An education of abduction: Are some girls expendable?

Kidnapped Nigerian girls in a video released by French news agency Agence France-Presse

WASHINGTON, May 12, 2014 — Exhausted after studying heavily for weeks for an upcoming school wide test the next Monday morning April 14th, 200 young women and girls, all students fell asleep quickly on Sunday night. Like young women and girls all over the world, the students had many things on their young minds; the upcoming test, their friends and family and what they would do after finishing school and how their young lives would be changed after getting an education.

The young students woke to the clashing sounds of glass breaking, loud voices yelling and the smell of smoke. Strange screaming men broke into their school, forced the girls from their beds, and ordered them into waiting trucks. The trucks drove away from the safety and warm beds of the familiar school  into the dark forest with the terrified 243 young women and girls. Wrenching the young students forever from their innocent lives and thrusting them into horror filled days and nights.

The abductors, members of the terrorist network Boko Haram, threatened to sell these girls on the open market. The definition of human trafficking speaks of exploitation, coercion, and violence.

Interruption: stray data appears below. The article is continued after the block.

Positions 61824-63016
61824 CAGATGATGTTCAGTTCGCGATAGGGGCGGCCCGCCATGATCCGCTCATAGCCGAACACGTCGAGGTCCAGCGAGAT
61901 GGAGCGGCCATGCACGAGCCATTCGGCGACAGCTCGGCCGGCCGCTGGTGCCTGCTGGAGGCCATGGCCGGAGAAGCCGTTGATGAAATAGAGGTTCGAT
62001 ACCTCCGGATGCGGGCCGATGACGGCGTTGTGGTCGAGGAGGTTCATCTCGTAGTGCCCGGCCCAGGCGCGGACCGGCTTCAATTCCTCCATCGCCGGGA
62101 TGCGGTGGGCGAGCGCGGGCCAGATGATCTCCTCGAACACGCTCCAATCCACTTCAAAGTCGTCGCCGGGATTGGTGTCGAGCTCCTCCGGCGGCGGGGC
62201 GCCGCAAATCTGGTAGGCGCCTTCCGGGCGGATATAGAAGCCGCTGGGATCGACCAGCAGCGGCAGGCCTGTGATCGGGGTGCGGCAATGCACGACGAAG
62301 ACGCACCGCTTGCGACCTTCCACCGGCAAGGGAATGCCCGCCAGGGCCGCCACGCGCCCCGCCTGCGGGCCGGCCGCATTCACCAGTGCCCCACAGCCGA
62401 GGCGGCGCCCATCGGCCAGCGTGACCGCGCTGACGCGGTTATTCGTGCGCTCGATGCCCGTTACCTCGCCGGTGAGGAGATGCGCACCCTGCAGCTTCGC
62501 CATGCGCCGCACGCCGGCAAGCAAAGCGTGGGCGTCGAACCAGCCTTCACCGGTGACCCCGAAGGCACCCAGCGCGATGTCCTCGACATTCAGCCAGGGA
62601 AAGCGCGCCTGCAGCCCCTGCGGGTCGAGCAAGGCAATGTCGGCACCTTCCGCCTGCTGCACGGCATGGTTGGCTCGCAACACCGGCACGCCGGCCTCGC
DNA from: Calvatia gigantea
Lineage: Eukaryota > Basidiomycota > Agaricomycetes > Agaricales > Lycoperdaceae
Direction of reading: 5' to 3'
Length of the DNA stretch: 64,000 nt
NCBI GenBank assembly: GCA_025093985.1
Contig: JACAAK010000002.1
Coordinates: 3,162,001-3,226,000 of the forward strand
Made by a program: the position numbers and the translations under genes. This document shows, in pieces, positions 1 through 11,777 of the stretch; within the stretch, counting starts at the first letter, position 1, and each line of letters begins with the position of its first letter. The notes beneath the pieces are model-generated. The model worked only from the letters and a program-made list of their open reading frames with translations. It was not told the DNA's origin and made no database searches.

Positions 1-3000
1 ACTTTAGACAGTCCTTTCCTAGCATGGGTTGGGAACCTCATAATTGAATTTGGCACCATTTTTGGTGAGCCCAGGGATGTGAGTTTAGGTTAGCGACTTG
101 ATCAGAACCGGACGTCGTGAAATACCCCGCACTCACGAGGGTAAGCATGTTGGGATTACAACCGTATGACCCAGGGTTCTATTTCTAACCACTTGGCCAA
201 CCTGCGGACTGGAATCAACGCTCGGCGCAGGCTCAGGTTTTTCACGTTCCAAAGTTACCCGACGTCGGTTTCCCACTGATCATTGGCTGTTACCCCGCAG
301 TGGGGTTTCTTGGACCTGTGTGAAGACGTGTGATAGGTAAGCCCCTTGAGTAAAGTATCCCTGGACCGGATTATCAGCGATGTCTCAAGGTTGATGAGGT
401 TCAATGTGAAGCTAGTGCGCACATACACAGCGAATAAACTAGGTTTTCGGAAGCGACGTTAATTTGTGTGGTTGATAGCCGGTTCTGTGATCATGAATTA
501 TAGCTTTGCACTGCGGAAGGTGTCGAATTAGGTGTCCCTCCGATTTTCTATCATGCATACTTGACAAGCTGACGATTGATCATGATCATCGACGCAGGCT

READ ALSO: First suspected Boko Haram terrorists arrested by US Marines

A few students managed to escape their captors during the initial assault, and approximately 43 students somehow managed to jump from the trucks. Some escaped to the nearby woods, slowly making their way home after days of tortuous travel through the deep jungle.

One of the abductees who managed to escape  the madmen recently reported that some of the students are forced to have sex with their captors up to 15 times in a day. Others were chosen as gifts to leaders of Boko Haram because they were virgins.

Families of the abducted students are certain their daughters are now being used as sex slaves by the group Boko Haram who has killed 1,500 people since the start of this year alone.

The world’s media and international governments ignored the story for weeks. The kidnappings were mentioned briefly for the first time on American nightly news on May 1st, more than two weeks after the young students were abducted.

The group is likely holding the girls hostage in the Sambisa Forest, where the group maintains an armed camp.
Boko Haram has been terrorizing Nigeria for years, capitalizing on divisions between the Muslim north and the Christian south. They have attacked Nigerian villages, caused mass explosions at bus stations, and murdered young boys at school. However this attack and abduction  of young female students is the  largest attack so far.

READ ALSO: Dating violence, abuse, sexual assault and human trafficking: A critical connection

These young women and girls were studying for a test one minute, then fighting off horrific rapes and for their lives the next.